A lifetime of fighting for the people.
I’ve stood up to Congress and won policy debates. I’ve written and passed legislation to protect nurses and to prevent HIV in children. I’ve defended family farmers, forgotten communities and small businesses decimated by corporate takeover. Now, I’m ready to take that fight to the halls of Congress, and be a tireless advocate for the working men and women of Texas. Congress has enough members that go along to get along with the special interests and power brokers. I’ll be a fighter for the people because I am you and you are me.
I was born the 6th of nine children at Baylor hospital here in Dallas. My father’s father was an immigrant from Italy who started a shoe repair shop in what is now the Adolphus Hotel. I grew up in East Dallas and knew at a young age about the value of community. Our safety net was our extended family and the Dallas community. I remember all the help my mom’s sister, both of my grandmothers, the Catholic community, and others gave to our family. But for the community and sheer grit, who knows how things would have turned out for my family. I received Pell grants and low-interest loans so that I could attend the University of Texas. I was able to make ends meet between waitress jobs and thankfully UT had a low-cost health plan. I want all kids in Dallas to grow up with the same kind of community and safety net that I had growing up. I feel certain that a person in my same situation but with a different skin color had it rougher and I want to end these economic injustices.
I returned to Dallas after college and waited tables at night while starting my first company helping people find jobs. I learned then and have never forgotten how one’s work can define their view of the world. I loved finding jobs for people and watched people of every income and background make a better life for themselves and their family through heart and determination. I learned how important good jobs were for women going back to work and how unfair the system was for working mothers.
I went back to school to get my master’s degree at the University of North Texas. During graduate school, I worked with inmates trying to re-enter the workforce. I saw how race and economics predetermined who was locked up. I attended law school at Southern Methodist University and then opened a law office where I represented people from every economic class. During this time, I started working alongside many brave people trying to find ways to prevent the transmission of HIV/AIDS. Along with most everyone in Dallas and the country, I lost people during the AIDS crisis. I also met a lot of heroes, including activists, healthcare workers, and nurses. Many healthcare workers and nurses were infected with HIV from accidental needle stick injuries all because they wanted to help serve the sick.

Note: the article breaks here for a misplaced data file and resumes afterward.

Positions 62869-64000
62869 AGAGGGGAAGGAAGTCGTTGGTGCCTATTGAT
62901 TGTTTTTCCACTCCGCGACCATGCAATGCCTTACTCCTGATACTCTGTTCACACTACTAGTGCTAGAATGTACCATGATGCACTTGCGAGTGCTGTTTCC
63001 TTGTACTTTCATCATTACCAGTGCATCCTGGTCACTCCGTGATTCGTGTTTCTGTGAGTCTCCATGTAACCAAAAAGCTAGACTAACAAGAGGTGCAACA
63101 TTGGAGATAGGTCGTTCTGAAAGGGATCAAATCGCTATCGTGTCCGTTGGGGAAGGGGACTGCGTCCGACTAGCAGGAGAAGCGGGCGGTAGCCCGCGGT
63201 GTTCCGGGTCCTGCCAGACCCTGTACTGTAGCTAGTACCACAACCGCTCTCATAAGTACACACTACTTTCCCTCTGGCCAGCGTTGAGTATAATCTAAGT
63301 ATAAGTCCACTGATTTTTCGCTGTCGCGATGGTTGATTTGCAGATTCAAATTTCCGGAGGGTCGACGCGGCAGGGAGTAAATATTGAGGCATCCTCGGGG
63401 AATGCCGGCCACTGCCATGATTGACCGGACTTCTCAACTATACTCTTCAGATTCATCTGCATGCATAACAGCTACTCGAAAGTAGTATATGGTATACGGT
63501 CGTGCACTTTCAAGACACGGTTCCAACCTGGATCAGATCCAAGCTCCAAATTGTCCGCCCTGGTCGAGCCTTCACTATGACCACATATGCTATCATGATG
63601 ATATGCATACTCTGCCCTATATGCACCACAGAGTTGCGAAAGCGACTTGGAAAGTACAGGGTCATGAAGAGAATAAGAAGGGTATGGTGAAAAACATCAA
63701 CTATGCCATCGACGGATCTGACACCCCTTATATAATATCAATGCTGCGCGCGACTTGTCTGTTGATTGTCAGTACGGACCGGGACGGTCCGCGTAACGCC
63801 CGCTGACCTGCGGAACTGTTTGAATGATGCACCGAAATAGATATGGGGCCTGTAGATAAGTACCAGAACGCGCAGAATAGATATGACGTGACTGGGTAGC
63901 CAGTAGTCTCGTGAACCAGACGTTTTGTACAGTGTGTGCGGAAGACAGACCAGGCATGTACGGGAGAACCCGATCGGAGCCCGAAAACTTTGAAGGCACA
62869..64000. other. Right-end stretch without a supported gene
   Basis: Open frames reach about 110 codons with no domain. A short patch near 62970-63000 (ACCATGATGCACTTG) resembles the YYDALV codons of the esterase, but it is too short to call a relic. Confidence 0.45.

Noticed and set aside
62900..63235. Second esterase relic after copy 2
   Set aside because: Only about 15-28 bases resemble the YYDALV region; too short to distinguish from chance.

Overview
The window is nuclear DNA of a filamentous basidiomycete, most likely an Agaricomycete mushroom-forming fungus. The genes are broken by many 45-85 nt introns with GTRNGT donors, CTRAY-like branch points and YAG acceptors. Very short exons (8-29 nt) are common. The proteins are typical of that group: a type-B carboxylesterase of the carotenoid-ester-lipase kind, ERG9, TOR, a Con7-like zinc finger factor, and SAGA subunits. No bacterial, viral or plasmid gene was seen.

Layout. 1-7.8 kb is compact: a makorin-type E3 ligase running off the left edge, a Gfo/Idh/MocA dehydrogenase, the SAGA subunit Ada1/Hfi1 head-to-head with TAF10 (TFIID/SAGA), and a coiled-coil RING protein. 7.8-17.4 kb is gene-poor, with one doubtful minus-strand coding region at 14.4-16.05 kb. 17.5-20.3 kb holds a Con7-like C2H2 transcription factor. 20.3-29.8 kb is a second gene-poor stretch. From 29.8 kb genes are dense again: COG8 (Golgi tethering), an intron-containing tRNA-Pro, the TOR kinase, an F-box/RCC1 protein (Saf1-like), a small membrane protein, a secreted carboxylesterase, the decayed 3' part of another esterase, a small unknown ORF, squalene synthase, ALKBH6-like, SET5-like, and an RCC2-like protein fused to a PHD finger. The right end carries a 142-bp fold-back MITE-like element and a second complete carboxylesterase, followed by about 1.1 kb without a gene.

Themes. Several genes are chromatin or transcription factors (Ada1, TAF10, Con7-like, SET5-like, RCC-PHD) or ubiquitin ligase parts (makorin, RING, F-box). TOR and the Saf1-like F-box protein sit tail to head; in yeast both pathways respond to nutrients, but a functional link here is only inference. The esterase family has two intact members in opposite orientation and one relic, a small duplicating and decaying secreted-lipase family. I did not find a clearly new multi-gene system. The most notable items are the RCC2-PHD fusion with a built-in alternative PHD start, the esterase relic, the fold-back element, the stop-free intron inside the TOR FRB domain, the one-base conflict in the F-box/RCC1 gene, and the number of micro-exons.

I began working with engineers to develop a new technology to prevent needle stick injuries. We started a company together and received a Small Business Innovation Research Grant from the National Institutes of Health to commercialize our technology and help prevent HIV transmission. The lack of transparency in the healthcare market and the corporate stranglehold of Congress prevented our innovative company from realizing its potential. To open up the healthcare market to our innovative safety technology, I organized nurses and unions to pass federal needle stick protection legislation that was signed into law by President Clinton in 2000. Even after passage of the legislation, the corporate stranglehold of Congress prevented our lifesaving technology from getting to the people who needed it most.
Trying to bring new technology to the market showed me how the deck is stacked against investors, entrepreneurs, and working people everywhere. Though our company persevered, I watched countless other small firms get pummeled by political and corporate elite that do not care about people or small businesses. Our small company in North Texas and countless others across the country are locked out of markets because Congress does not do its job. When I am elected, I will be a voice for small business owners, independent manufacturers, family farms, and working people.
I then went to work expanding our HIV prevention campaign around the world. During this time, President Bush lead the fight for the passage of PEPFAR which authorized billions of dollars to prevent the spread of HIV/AIDS globally. I worked alongside the World Health Organization and made frequent trips to countries where many children and families would have died without the work of the U.S. government and faith communities.
This work ingrained in me the importance of how government actions impact everyday people both here in the US and around the globe. When the government does its job, it stops disease and funds innovation. When government fails, it lets the monopolies run wild and the elite call the shots.
In 2008, I joined the Obama campaign and worked to organize women and small business owners for Obama before working on the Obama Presidential Transition team.
I ultimately joined the Obama Administration and served the last five years as the Deputy Undersecretary for Rural Development. My role ensured rural communities had access to safe drinking water, affordable housing, and high-speed broadband. I fought tirelessly to assure rural programs were positioned for success and sustainability while ensuring tax dollars were leveraged effectively.
I’m running to take on the system and stand-up for the people — for my children and all Texans who want a better future for the next generation. Please join me.